Surgeons at The Johns Hopkins Hospital have performed the world’s first total penis and scrotum transplant.
The patient suffered a devastating injury several years ago from an improvised explosive device while serving in Afghanistan. He is now recovering at the hospital after the 14-hour procedure in late March, which repaired his abdominal wall, gave him a new scrotum and attached a donor penis.
“We are optimistic he will regain near-normal urinary and sexual functions,” said W. P. Andrew Lee, director of plastic and reconstructive surgery at the Johns Hopkins University School of Medicine.
The patient, who also lost both legs in the blast, is expected to leave the hospital this week. Before he is discharged, his bladder catheter will be removed and urinary function is expected to be restored. Sexual function, including sensation and the ability to get an erection, could be gained in about six months, said Richard Redett, a Johns Hopkins plastic and reconstructive surgeon and clinical director of the genitourinary transplant program.
Doctors chose not to give the patient testicles after consulting with bioethicists. They determined that the sperm-generating tissue would confer the potential for having children with genetic material from the donor.
The team of nine Johns Hopkins plastic surgeons and two urological surgeons includes Lee, Redett, Damon Cooney and Gerald Brandacher, all members of the 2012 team that performed the hospital’s first bilateral arm transplant.
Two weeks after the penis surgery, the patient received bone marrow infusions from the donor. The procedure, pioneered by the same Johns Hopkins team, modulates the immune response that causes patients to reject transplanted organs, so the patient needs only one low-dose maintenance immunosuppression medication per day.
Lee described the loss of genitals as an “unspoken injury of war,” with devastating consequences for intimacy and happiness.
“It’s a real mind-boggling injury to suffer, it is not an easy one to accept,” said the recipient, who wishes to remain anonymous. “When I first woke up, I felt finally more normal… [with] a level of confidence as well. Confidence… like finally I’m OK now,” he says.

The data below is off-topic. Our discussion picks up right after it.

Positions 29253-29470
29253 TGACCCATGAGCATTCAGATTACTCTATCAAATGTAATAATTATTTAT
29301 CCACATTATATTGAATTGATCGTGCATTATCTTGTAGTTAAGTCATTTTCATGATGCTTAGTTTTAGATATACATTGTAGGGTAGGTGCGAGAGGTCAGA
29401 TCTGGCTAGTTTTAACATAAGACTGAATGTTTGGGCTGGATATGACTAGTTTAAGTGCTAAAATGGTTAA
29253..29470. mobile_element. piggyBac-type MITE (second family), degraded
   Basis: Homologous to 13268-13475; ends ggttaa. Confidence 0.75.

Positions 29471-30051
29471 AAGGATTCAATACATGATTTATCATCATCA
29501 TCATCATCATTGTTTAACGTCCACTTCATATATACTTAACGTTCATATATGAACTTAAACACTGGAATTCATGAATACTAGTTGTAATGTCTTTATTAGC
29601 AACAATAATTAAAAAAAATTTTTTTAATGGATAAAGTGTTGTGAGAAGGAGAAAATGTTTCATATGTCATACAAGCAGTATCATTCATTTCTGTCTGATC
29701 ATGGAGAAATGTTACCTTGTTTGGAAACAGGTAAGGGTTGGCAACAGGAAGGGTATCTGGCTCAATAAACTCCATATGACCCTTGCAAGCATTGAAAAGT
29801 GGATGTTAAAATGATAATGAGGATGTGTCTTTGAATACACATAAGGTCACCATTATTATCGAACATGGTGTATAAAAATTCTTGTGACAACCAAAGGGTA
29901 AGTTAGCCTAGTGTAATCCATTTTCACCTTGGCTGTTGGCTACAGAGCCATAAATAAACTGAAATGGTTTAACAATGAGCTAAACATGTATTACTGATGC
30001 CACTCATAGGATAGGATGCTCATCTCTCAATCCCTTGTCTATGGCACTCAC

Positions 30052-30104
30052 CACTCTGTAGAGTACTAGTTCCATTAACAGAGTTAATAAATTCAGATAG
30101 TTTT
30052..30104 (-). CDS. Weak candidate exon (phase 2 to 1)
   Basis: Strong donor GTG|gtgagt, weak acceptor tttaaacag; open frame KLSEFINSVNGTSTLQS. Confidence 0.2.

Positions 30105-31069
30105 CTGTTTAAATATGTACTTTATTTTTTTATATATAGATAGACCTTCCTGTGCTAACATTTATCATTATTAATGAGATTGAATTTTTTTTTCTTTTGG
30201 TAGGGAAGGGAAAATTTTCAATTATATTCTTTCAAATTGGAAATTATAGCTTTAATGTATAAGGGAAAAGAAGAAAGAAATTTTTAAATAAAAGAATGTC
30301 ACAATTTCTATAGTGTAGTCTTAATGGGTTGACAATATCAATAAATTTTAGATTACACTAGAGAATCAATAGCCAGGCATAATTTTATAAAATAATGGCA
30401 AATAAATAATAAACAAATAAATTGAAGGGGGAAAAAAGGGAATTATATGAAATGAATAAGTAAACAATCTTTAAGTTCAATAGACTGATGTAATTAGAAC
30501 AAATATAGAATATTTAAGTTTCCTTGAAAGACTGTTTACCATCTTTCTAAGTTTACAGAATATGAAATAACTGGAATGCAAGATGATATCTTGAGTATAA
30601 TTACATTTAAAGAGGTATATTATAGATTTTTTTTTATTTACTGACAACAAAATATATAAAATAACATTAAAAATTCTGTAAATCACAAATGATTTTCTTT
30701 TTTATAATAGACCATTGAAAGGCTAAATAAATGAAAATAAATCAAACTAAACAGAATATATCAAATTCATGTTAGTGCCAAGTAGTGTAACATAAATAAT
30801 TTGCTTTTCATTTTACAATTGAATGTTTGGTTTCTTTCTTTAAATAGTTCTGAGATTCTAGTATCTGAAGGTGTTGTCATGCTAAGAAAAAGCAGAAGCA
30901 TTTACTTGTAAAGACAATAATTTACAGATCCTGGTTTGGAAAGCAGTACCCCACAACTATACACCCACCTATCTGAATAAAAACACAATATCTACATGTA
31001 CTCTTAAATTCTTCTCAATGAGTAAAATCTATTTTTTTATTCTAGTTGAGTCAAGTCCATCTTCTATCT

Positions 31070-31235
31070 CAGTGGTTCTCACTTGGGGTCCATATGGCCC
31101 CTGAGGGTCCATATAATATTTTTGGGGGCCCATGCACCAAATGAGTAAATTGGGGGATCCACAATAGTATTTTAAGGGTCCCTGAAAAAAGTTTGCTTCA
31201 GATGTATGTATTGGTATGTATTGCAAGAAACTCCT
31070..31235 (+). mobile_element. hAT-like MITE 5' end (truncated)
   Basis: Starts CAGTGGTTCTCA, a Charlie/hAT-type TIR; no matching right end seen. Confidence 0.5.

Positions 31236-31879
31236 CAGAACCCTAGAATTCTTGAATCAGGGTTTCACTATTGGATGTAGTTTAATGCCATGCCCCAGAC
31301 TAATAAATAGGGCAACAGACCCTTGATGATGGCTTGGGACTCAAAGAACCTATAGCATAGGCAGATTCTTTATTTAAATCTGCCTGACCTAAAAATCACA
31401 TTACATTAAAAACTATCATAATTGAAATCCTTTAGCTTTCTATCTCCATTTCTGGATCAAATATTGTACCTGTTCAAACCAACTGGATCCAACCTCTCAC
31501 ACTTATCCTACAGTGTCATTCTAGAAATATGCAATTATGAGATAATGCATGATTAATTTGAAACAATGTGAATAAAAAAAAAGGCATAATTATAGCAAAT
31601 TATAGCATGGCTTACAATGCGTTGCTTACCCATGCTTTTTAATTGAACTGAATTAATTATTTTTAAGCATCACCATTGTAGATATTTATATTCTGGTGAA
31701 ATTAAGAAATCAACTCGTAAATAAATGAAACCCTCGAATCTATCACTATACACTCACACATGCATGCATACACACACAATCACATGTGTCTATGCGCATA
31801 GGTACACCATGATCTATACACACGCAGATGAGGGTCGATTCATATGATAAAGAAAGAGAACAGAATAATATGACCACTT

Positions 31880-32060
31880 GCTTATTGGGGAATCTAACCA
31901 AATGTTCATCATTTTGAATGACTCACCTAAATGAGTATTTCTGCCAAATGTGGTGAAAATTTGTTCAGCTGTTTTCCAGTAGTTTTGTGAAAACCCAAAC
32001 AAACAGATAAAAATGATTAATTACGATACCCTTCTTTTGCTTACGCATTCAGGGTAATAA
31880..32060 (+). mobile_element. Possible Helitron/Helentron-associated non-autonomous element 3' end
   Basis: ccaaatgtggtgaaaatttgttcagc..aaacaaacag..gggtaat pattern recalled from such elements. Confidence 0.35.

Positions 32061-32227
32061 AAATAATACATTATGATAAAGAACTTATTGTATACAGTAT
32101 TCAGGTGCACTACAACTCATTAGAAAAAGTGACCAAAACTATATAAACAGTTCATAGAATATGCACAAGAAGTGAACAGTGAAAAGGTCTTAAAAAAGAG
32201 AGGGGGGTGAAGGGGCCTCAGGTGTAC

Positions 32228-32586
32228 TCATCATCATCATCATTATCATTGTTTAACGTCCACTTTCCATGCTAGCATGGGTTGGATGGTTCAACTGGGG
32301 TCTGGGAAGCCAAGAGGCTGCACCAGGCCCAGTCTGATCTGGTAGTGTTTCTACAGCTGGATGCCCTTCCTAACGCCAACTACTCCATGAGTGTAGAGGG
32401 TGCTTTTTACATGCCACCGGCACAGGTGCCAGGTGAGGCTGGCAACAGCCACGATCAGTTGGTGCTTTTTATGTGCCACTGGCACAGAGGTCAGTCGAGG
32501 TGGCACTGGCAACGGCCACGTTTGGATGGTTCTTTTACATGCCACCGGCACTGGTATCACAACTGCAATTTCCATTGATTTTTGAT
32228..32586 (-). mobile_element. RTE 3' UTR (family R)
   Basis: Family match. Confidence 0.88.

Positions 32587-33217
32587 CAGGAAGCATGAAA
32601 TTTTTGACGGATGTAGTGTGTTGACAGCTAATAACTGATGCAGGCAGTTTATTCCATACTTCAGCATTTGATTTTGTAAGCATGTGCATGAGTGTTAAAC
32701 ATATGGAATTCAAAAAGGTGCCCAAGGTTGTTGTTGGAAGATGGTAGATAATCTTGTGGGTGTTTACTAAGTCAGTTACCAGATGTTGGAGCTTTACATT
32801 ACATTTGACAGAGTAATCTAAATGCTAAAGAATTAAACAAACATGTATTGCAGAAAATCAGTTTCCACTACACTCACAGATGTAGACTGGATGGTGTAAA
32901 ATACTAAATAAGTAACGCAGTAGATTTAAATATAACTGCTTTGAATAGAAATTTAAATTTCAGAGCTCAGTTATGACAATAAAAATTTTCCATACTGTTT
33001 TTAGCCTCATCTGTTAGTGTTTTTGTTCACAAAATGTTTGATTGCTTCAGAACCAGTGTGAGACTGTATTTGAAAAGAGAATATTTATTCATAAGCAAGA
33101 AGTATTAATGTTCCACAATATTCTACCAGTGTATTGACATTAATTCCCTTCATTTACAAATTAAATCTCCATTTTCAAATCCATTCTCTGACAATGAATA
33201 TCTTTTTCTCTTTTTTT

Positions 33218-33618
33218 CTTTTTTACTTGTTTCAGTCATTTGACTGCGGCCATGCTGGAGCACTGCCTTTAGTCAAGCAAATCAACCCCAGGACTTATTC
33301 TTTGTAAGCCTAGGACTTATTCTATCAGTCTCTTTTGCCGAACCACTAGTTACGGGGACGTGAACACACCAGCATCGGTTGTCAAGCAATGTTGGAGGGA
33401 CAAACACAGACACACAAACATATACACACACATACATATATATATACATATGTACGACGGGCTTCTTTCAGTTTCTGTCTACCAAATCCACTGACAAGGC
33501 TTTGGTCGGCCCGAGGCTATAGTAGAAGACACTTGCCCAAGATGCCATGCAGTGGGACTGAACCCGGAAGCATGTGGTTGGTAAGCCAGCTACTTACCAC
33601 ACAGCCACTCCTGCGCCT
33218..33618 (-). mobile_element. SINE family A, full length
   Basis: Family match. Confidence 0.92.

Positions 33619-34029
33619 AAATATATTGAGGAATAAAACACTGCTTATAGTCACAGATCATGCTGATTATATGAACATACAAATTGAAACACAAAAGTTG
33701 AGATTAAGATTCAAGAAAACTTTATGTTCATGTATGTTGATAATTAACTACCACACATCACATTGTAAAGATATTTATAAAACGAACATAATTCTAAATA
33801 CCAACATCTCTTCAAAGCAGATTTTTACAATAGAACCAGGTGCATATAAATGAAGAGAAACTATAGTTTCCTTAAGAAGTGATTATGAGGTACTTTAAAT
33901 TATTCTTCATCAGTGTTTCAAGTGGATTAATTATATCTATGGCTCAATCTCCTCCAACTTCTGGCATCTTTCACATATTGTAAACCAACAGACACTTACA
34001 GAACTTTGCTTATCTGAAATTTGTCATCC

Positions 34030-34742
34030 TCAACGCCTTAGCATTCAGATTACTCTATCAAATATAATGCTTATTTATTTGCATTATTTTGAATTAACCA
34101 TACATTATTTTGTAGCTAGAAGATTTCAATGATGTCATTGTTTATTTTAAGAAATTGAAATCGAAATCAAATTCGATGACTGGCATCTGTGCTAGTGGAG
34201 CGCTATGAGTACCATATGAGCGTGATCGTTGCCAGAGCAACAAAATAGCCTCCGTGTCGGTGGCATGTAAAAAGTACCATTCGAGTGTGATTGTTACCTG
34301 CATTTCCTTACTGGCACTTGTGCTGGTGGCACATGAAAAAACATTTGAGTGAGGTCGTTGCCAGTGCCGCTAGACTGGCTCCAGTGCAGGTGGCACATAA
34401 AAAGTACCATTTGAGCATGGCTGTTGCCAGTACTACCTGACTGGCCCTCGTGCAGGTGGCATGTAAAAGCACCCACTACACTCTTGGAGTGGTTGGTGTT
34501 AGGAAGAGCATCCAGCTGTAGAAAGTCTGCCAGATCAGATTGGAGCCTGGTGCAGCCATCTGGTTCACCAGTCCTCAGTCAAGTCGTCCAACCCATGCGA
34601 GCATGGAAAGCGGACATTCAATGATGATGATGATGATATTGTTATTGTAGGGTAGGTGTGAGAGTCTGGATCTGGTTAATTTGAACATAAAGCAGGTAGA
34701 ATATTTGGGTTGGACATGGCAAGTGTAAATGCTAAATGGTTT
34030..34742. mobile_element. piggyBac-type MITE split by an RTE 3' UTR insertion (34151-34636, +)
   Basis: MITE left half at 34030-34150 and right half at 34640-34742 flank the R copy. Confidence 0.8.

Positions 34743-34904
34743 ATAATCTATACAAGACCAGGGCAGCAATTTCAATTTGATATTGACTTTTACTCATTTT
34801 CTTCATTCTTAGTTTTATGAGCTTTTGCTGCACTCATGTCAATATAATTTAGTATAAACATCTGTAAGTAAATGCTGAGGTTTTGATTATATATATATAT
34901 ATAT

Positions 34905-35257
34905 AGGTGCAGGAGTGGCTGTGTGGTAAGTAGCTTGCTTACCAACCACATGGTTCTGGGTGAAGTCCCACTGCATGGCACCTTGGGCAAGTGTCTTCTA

The donor’s family members also opted for anonymity, but released a statement saying, “We are all very proud that our loved one was able to help a young man that served his country,” and noting that their own family includes several veterans.
“As a family, we are very supportive of all the men and women who serve our country and grateful for the job you did to serve this nation.”
The team has been planning for the procedure since 2013, said Redett. They rehearsed on cadavers to understand which arteries, veins and nerves would need connecting and refined their techniques over time. Brandacher said it also took time to match donor and patient for age, skin tone and certain immunological and viral parameters. All surgeons donated their time to provide the procedure at no cost to the patient.
Lee said other patients are currently being screened for similar surgery. There are no immediate plans to use the procedure for gender reassignment operations.
The Johns Hopkins surgery was the fourth successful penis transplant in the world. The first was in South Africa in 2014, followed by Massachusetts General Hospital in 2016 and South Africa in 2017. However, it was by far the most extensive transplant by including the entire penis and scrotum as well as the lower abdominal wall.
The first penis transplant was performed in China in 2006, but the patient’s body rejected the new organ.
“Our transplant is different [from previous ones] because it is a much larger piece of tissue,” said Redett. “An improvised explosive device typically hits the pelvic region. We were able to design a transplant that would include all the tissue to replace the entire defect.”